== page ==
There are several species of dogfish that can be caught around the coast at different times of the year. These include the lesser spotted dogfish, the greater spotted dogfish (bull huss), the spurdog and, to a lesser extent, the smooth hound and the starry smooth hound. Dogfish are members of the shark family and their skeleton consists of cartilage rather than bone.
The lesser spotted dogfish is known by several different names, included the small spotted cat shark, the rough hound and the doggie.
The dogfish has an orange-brown back and a pale cream underside and has a vast array of small spots peppered over its back and sides. Its skin has a sandpaper-like texture (and was once used for scrubbing the decks of ships). When lifted into the boat the dogfish will twist itself around anything it can, including an unwary hand as you try to unhook it, and its sandpaper-like skin will leave nasty abrasions on your skin which will take several weeks to clear up. If you catch one, hold it by the head and bring the tail up to meet it; this is the correct way to immobilize the fish so you can unhook it, and will in no way harm it.
Once you catch a dogfish you can be sure that there will be more to follow as they are a shoal fish. The dogfish is an opportunistic feeder and will take fish, worms and all types of shellfish baits that are usually meant for other species. They are most active at night and will occasionally take a bait that is being fished well of the bottom. Dogfish have poor eyesight and rely on their keen sense of smell to hunt for food.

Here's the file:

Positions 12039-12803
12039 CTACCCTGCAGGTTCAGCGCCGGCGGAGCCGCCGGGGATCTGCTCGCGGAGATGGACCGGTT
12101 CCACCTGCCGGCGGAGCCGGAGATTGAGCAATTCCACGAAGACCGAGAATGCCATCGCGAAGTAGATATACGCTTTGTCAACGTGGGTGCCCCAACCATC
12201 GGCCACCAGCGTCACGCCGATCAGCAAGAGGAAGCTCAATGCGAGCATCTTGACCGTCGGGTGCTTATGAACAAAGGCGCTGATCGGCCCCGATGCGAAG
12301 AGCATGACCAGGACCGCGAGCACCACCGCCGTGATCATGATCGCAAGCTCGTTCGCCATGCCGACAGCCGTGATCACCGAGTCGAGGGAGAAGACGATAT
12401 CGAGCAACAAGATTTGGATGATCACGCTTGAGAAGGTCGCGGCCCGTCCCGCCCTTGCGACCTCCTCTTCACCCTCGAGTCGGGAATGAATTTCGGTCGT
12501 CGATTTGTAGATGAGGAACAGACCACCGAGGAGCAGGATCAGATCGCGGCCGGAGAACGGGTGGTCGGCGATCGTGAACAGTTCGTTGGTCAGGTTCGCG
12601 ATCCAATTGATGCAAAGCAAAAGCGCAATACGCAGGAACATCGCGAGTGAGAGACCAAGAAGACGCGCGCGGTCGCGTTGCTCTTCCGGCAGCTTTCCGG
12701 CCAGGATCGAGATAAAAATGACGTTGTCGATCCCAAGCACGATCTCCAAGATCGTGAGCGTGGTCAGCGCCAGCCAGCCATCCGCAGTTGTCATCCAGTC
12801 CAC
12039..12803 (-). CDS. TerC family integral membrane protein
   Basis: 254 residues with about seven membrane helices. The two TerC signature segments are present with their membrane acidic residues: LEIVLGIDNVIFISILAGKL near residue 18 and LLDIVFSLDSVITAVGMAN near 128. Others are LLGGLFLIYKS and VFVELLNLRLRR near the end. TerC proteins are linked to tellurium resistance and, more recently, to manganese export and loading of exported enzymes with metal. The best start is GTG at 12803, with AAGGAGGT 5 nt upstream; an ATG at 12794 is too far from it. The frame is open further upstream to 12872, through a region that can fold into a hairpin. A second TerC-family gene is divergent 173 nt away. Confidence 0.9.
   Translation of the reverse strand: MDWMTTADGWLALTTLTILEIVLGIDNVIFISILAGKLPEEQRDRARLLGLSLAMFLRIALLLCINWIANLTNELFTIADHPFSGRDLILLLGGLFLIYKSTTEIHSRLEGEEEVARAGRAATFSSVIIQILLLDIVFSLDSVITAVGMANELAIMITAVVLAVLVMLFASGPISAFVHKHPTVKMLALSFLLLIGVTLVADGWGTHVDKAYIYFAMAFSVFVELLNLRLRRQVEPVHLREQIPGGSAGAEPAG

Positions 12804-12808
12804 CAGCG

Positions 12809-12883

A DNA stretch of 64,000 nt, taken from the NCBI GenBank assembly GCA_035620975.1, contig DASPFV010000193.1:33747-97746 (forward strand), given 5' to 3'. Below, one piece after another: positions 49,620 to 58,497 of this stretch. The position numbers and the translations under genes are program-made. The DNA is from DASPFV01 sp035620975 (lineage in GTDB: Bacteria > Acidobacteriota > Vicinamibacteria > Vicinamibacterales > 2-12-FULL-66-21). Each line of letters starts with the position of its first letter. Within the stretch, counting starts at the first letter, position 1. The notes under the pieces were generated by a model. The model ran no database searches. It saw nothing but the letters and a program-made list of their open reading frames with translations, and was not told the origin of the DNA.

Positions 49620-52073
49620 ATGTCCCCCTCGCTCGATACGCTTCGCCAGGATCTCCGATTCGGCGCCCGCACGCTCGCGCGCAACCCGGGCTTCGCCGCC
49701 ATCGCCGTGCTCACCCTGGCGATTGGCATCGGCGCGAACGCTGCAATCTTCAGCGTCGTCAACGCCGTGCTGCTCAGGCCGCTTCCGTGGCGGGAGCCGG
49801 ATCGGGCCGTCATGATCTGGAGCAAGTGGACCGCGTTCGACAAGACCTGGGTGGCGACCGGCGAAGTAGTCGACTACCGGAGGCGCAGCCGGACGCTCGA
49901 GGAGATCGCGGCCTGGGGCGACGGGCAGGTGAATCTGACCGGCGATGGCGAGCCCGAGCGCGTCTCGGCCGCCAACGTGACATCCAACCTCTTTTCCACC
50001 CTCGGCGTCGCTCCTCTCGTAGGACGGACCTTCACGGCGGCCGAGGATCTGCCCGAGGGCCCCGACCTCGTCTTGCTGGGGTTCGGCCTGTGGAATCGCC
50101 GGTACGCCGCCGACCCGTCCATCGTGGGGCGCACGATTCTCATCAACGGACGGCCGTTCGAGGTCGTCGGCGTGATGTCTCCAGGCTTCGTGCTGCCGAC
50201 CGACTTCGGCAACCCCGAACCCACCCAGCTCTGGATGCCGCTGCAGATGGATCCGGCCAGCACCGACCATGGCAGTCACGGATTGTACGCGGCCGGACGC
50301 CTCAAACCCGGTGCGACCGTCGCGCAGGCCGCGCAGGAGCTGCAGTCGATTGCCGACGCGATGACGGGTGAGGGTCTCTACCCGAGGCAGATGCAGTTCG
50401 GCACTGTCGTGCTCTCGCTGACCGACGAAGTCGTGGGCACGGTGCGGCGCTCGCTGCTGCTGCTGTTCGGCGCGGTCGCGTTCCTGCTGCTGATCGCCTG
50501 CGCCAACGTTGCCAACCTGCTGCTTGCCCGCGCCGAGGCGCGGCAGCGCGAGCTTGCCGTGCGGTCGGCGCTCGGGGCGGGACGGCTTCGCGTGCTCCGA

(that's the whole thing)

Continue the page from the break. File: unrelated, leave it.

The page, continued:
The gear required for fishing dogfish can be kept light unless you are fishing over or near a reef where there is a chance of catching something like a conger, ling or bull huss that will surely test your gear.
If you are fishing on sand or mud then a 15 pound class rod or reel will more than suffice. I like to use this class of gear in case I hook a thornback ray that feeds in the same type of areas as the dogfish.
Traces for catching dogfish need to be tied from strong mono as these fish have small teeth which will prove to be very abrasive of the trace after a few are caught; always check above the hook for signs of wear on the mono.
I like to have a three-hook trace flowing back behind the boom. A long trace up to 15 feet is recommended when the tide is running strong, I also like to incorporate at least one good quality swivel in the trace as well as the one at bottom.
The hooks on the trace need to be of good quality; my personal preference is a 3/0 black O'Shaughnessy Duratin, which is chemically sharpened and will penetrate through the fish's tough mouth with ease.
These fish are not known for their fighting capabilities and will often break the surface curled up in a ball.
The dogfish is probably the most resilient of any fish species that the sea angler will encounter, capable of living out of the water for long periods. Even when this fish is taken to the quayside for weighing purposes it can still be released afterwards.